Yep, Dirt Music is my Favourite Book of All Time.

And I have decided that I will own up to it, and expose myself to whatever judgements you may make about me as a result of that admission, because it is my Favourite Book.

I could have dodged the issue entirely, perhaps, and said it was impossible to decide between Dirt Music and any number of other books, such as Pride and Prejudice or Anna Karenina or The Lord of the Rings or The Great Gatsby or Hamlet, to name just a handful of others.  No authors’ names necessary, of course — they’re all tomes that are regularly cited as being Favourite Books. I could even have wrong-footed my friend by pointing him in the direction of Ursula Le Guin’s Earthsea books, or Marilynne Robinson’s Gilead, or Vikram Seth’s A Suitable Boy or  Jonathan Safran Foer’s Extremely Loud and Incredibly Close.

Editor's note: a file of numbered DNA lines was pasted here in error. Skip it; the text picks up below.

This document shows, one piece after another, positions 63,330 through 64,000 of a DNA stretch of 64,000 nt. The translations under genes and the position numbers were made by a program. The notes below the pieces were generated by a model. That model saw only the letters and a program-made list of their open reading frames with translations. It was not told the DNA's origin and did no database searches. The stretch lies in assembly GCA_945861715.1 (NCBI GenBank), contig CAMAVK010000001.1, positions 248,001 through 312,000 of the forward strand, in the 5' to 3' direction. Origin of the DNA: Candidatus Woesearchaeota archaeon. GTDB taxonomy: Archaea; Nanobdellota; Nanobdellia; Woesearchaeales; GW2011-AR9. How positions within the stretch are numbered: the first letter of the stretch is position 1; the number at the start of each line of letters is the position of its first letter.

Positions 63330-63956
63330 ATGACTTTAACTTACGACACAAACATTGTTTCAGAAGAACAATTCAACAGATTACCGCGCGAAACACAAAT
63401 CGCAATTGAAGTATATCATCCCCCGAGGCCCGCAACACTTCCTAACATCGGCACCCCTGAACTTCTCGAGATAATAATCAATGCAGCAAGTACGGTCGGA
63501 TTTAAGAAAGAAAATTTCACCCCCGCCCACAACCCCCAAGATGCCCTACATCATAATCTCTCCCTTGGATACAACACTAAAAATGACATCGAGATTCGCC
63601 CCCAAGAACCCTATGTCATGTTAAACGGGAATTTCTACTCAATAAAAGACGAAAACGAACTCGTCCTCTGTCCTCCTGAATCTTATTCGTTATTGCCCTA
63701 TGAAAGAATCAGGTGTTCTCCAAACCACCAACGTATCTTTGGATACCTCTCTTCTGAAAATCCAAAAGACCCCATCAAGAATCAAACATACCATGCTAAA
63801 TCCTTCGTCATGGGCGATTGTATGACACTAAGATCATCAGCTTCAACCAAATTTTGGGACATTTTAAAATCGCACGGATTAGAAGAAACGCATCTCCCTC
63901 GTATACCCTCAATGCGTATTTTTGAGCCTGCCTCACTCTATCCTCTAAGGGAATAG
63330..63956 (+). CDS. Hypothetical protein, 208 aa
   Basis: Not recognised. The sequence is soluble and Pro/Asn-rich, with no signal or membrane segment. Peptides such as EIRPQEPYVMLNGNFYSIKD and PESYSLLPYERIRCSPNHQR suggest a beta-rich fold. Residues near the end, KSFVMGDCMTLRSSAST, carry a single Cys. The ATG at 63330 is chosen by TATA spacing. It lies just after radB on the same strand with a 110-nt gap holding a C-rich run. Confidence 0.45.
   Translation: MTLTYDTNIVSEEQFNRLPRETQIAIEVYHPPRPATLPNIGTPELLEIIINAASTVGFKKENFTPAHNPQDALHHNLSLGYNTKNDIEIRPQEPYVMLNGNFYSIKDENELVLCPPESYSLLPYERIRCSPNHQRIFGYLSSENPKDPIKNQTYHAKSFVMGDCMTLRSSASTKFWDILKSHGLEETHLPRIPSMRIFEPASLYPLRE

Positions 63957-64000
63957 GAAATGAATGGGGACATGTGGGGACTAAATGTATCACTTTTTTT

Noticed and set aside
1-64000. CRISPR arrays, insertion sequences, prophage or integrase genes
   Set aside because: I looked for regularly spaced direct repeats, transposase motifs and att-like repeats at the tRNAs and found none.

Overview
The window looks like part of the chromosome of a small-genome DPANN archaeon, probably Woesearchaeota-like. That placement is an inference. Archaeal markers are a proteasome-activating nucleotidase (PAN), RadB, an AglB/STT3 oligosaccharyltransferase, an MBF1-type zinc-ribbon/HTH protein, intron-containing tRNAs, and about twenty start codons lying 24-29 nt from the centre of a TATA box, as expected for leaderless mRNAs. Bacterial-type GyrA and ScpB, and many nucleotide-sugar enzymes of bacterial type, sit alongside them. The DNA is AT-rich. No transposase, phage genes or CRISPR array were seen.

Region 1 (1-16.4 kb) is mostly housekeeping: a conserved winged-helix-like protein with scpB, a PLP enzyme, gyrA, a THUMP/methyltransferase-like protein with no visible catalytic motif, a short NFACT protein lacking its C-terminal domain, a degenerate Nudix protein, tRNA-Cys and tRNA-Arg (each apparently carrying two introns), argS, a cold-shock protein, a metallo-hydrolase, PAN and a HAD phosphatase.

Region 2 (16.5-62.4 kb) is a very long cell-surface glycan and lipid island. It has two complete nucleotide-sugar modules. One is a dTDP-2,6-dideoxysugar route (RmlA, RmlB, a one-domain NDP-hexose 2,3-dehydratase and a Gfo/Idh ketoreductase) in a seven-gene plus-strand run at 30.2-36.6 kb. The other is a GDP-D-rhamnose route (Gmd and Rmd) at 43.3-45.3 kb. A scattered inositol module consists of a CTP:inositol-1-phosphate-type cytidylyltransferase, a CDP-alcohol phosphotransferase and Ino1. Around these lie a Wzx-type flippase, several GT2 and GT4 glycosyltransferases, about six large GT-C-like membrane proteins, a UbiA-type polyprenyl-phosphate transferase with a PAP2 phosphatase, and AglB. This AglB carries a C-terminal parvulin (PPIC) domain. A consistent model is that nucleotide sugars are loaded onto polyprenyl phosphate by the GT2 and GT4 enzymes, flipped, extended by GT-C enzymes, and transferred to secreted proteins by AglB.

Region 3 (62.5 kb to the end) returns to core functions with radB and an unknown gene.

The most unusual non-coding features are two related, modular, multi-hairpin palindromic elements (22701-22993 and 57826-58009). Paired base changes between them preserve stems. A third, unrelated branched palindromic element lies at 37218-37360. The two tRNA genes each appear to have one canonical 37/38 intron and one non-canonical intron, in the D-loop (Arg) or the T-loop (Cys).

But I didn’t.

Because, deep down, I know that Dirt Music is my Favourite Book.

I’m not saying that it’s best book in the universe — that’s a whole other discussion. And I’m definitely not going to weigh into the whole debate about the Great Australian Novel, either, and whether that accolade goes to Winton’s Cloudstreet or not.  I’m not even saying that you should rush out, buy Dirt Music, and devour it cover to cover — it may not be your thing at all. (I mean, if you want to, of course — go ahead; it might end up being your Favourite Book too).

Nup. I’m not doing any of that.

But what I am saying is pretty simple, really.

For me, Dirt Music, Winton’s tale of Georgie Jutland losing and finding herself in the wilds and waters of Western Australia is special. In the true blue, Bruce McAvaney sense of the word.